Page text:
But what do I prune?

You prune structures, tasks, roles, really anything that is preventing you from reaching maturity.

When you see things that may need pruning in someone else’s life, you need to be careful. You don’t just come running at them with the proverbial pruning shears!

It’s likely going to be hard for them. Most people will need guidance, maybe some hard truth, and probably time to process. Come with questions to guide them to see the cost of their recent decisions, even if they are positive decisions.

Even when someone knows they need to change, it can still be challenging. Help the person envision the change and the result. Different people will be motivated differently. Some focus on long-term impact; others look for the immediate effect of the change. Some are driven by the practical, others by the impact on people and relationships.

A tool like Myers Briggs helps you understand what will resonate with a person to enable them to make a difficult but right choice. As an INTJ, long-term outcomes motivate me, and I want to steward well for the long term.

It is still their choice, and as adults, we must give them the space to take responsibility for their decisions. We can’t make it for them. We also want to come to this with humility and a learning attitude. The situation is probably more complicated than what we can currently see.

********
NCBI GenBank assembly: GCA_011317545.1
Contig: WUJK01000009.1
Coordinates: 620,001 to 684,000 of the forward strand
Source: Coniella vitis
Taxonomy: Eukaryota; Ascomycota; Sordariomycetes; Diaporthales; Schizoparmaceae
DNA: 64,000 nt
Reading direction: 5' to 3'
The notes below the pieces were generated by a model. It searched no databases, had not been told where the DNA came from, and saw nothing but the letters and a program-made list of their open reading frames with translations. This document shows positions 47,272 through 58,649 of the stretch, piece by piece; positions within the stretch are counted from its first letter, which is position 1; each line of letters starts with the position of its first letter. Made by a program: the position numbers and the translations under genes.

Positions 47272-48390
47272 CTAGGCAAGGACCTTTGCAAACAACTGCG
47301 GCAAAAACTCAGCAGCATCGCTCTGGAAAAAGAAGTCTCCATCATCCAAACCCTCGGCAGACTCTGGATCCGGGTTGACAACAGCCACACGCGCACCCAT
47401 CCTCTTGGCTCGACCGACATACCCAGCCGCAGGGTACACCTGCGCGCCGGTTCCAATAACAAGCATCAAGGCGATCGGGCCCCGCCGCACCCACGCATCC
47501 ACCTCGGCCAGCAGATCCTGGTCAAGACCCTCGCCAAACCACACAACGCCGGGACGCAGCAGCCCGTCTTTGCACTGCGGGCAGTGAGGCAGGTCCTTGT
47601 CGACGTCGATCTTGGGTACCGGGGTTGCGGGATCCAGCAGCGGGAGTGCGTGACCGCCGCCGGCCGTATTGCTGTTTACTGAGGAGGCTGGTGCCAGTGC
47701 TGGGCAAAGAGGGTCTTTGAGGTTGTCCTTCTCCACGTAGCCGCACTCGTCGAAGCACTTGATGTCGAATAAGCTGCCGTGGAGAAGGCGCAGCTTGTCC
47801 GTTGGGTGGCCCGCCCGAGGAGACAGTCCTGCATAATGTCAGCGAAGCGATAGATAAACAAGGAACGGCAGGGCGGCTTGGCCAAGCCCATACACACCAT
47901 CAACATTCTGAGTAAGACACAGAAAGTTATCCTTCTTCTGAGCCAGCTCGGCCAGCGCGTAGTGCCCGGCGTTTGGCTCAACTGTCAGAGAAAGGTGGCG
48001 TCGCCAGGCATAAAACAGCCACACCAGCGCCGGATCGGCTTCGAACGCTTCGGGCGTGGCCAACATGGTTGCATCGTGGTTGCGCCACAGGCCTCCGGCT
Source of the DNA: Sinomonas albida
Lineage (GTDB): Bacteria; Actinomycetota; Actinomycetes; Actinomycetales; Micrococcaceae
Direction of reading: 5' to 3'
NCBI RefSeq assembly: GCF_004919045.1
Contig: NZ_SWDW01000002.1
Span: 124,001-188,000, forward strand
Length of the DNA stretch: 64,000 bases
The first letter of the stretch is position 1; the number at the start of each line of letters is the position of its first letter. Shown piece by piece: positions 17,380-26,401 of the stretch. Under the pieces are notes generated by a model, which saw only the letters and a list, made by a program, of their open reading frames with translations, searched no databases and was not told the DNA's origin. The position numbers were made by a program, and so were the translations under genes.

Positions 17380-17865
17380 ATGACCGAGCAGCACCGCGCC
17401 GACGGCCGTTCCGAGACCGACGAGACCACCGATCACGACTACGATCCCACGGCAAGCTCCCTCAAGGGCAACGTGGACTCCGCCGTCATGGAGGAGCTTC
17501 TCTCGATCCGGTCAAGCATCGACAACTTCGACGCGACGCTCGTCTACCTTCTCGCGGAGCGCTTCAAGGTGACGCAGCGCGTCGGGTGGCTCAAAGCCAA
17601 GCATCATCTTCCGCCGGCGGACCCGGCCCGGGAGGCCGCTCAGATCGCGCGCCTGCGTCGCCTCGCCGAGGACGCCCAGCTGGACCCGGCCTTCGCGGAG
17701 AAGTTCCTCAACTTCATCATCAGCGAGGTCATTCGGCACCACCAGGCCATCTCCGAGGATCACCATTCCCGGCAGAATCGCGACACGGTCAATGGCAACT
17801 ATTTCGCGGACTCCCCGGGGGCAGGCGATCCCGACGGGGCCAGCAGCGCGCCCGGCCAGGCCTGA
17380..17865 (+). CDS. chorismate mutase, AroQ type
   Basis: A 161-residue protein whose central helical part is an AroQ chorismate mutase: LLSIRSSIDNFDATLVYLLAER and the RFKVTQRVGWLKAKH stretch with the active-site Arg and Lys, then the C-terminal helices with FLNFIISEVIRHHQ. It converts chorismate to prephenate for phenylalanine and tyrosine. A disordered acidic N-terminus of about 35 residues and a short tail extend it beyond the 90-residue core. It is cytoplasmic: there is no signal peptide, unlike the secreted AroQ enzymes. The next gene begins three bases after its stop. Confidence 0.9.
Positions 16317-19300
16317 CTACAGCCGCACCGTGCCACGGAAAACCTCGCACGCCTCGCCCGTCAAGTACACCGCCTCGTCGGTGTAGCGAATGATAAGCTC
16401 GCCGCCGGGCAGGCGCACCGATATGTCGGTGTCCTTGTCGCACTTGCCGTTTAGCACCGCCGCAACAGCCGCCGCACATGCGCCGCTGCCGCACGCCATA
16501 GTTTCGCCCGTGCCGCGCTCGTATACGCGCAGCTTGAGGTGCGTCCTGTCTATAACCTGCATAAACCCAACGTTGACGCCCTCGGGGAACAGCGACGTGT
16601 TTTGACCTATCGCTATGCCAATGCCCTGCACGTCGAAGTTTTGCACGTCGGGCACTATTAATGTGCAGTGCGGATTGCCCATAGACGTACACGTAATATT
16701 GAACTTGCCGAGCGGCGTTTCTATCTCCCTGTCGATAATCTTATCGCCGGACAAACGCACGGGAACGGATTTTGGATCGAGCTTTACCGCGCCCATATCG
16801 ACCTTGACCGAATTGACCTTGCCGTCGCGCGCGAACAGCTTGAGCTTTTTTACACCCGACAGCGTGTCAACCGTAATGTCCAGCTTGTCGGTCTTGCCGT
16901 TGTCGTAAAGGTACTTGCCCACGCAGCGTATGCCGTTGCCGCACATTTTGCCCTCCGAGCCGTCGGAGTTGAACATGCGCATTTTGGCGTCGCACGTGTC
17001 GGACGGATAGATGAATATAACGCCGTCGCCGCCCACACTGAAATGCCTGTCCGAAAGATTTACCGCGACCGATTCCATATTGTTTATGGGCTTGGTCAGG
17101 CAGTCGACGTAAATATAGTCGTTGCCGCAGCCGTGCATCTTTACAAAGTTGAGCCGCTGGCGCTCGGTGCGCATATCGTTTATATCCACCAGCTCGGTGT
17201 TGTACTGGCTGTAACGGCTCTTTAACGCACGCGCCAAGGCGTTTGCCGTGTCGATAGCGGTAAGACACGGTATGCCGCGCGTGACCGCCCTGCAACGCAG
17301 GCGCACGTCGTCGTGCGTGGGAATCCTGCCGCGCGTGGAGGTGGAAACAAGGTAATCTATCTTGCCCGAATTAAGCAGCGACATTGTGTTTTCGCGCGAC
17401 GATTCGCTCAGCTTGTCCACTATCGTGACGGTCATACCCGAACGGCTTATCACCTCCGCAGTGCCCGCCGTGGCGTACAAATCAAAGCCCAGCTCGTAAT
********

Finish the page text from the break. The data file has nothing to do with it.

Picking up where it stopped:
Pruning looks like death but brings life

A listening ear is vital. You and this other person are on a team together for a reason. You are purposefully part of one another's stories, and you have a role to play. Be sensitive and listen to understand their experience.

While serving overseas, I realized that some things needed to change in the ministry. There were attitudes and structures which had grown over time and were choking the ministry. It was being strangled and going to stagnate or die if nothing changed. As I began to prune, it felt like I was killing what was important to me; some even voiced accusations using that same vocabulary. However, today, I wish I had been bolder in my pruning. The overall size is much smaller, but it is healthier and more focused.

You prune key leaders because it will allow a higher capacity for growth. Sometimes a plant may die, and it will almost always look that way after pruning, but usually, it will come back healthier. Don't be careless, but also don't be afraid. Pruning is worth the cost and effort.

This process  of pruning  is painful but  it gives servant leaders space  for growth to occur.
What growth do you hope will come from pruning your leadership?
Fro a servant leader pruning  looks like death  but  brings life
Where do you need to prune in your leadership?


Want to know more about how to cultivate leaders? Download the eBook.


This post is part of my cultivating servant leaders guide where I share lessons learned from 20 years of leading and helping other leaders grow. You can explore other guides at everyday.design or download the eBook.